How to use the right ‘Bargaining’ tools to recover losses

1 Apr 2020

Within every setback or loss are a series of hidden losses. For example, when I arrived at the venue on my first Emotional Logic training weekend, I had a flat tyre. Apart from the obvious setback of not being able to drive my car I was experiencing a whole series of other losses: 

  • Engagement in the learning process (because I was spending ages on the phone trying to locate a garage)
  • Control (because I didn’t know what I was doing)
  • Friendship (because relationships were being formed and I was missing out)
  • Contribution (because I am a team player and value being part of something).  

All of these hidden losses represent things that I personally value: learning, engagement, participation, building relationships, contribution. To “accept” my flat tyre also meant accepting all these other losses and that felt too much. I felt hopeless in the situation and somewhat powerless. I’m ashamed to say I know virtually nothing about cars and definitely had a spell in the depression lay-by recognising my own limits! I was on my depression stepping stone.

Bargaining is the often unconscious process that we engage in to get back something that is important to us. In Emotional Logic, bargaining to get back a hidden loss can be sufficient to move us towards a place of acceptance for our bigger loss. With the flat tyre situation, I had some options. Our depression stepping stone has a useful purpose here – to help us explore our limitations, but it’s sometimes referred to as the place of wisdom (that’s a lovely reframe for depression) which is why for me, it is like another safe place.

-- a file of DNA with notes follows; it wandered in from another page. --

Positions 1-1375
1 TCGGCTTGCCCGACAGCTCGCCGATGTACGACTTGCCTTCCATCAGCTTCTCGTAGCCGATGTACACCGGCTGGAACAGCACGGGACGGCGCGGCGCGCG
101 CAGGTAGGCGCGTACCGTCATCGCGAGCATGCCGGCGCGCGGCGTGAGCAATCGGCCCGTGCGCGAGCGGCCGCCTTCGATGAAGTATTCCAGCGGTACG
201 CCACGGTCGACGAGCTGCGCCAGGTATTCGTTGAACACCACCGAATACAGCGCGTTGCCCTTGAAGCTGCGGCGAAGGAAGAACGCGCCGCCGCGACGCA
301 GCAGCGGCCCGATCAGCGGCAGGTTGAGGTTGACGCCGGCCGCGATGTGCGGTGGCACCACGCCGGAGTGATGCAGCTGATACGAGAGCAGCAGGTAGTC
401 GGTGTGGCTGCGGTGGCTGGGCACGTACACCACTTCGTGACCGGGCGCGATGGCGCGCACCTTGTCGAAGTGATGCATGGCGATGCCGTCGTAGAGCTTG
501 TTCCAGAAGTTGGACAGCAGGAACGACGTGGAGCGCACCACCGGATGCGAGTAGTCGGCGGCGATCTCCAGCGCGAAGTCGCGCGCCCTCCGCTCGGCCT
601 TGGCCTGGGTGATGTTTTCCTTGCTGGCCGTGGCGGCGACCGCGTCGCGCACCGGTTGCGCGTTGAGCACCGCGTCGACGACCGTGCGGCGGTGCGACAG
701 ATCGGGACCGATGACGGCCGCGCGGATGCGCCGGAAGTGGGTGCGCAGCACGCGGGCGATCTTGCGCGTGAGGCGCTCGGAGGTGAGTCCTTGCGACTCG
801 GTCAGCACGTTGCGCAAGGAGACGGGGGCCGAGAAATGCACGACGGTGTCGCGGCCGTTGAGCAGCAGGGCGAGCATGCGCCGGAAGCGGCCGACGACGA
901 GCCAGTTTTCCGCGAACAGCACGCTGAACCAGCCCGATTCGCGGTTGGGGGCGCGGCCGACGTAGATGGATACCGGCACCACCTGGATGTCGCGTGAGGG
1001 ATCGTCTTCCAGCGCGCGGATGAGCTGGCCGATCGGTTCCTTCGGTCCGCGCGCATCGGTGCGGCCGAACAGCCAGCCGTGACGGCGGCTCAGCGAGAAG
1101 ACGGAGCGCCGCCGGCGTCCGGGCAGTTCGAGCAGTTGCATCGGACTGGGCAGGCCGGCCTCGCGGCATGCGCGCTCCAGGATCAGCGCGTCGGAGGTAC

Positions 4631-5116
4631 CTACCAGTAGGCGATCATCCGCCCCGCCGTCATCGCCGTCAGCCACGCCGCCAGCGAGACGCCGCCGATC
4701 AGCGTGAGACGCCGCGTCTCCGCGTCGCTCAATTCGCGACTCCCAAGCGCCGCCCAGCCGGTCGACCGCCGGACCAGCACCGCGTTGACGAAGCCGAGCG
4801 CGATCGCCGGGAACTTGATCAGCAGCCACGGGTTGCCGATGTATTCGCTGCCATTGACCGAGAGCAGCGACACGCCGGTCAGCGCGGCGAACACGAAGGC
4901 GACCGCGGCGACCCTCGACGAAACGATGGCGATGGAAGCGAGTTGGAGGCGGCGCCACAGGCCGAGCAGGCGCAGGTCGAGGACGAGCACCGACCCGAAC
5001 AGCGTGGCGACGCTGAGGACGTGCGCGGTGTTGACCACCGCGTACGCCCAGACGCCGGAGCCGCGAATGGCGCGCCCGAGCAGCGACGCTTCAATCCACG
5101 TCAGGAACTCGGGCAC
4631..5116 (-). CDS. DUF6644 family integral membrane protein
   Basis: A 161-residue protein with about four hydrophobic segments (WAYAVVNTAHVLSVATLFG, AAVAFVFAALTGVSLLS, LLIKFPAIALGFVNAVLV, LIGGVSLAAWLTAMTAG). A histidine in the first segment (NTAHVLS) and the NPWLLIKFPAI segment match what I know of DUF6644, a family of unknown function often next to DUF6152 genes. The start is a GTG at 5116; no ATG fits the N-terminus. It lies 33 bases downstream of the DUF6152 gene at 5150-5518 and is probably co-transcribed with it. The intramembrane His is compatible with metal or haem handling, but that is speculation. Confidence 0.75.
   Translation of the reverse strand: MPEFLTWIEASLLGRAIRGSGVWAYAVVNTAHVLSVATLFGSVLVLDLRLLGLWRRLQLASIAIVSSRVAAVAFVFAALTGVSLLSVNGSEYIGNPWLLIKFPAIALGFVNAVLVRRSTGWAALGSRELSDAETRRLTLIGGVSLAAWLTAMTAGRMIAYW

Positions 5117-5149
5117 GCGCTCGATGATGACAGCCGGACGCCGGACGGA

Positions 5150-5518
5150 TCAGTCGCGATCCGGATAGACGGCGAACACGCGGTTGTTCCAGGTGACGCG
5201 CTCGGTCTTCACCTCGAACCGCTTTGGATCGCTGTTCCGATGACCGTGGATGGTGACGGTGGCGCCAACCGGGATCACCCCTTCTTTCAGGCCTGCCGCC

I realised I needed to engage someone else to help with the flat tyre as I couldn’t sort it myself. I didn’t want to disturb the learning of anyone else on the course and I didn’t want to miss out myself. After a few moments to settle myself, I rang a local garage who agreed to sort the tyre at 5 pm when the course finished and to tow my car from the car park. 

My “bargaining” was an attempt to recover some of the other things that were important to me. I shared my feelings about what had happened with the group and that enabled everyone, including me, to learn more about this process as well as feeling that I was making a contribution. One of the course participants offered to give me a lift at the end of the day. My vulnerability with new people and my accepting of help promoted friendship, and my ability to persuade the garage to sort my tyre after they officially closed gave me back a sense of control over the situation. All of this enabled me to accept the flat tyre and not allow it to derail my learning.  

So to recap, bargaining is what we do to somehow recover an aspect of a hidden or less obvious loss associated with our main loss. Depression is the place of decision where we do our thinking, face our own limits and evaluate how we can move forward. It’s probably worth adding at this point that our bargaining style (passive, passive aggressive, aggressive, assertive) is relevant here as sometimes we can bargain ineffectively because we have used an unhelpful style. For example, if I had been aggressive in my tone with the man from the local garage, I don’t think he would have been so willing to put himself out for me. 

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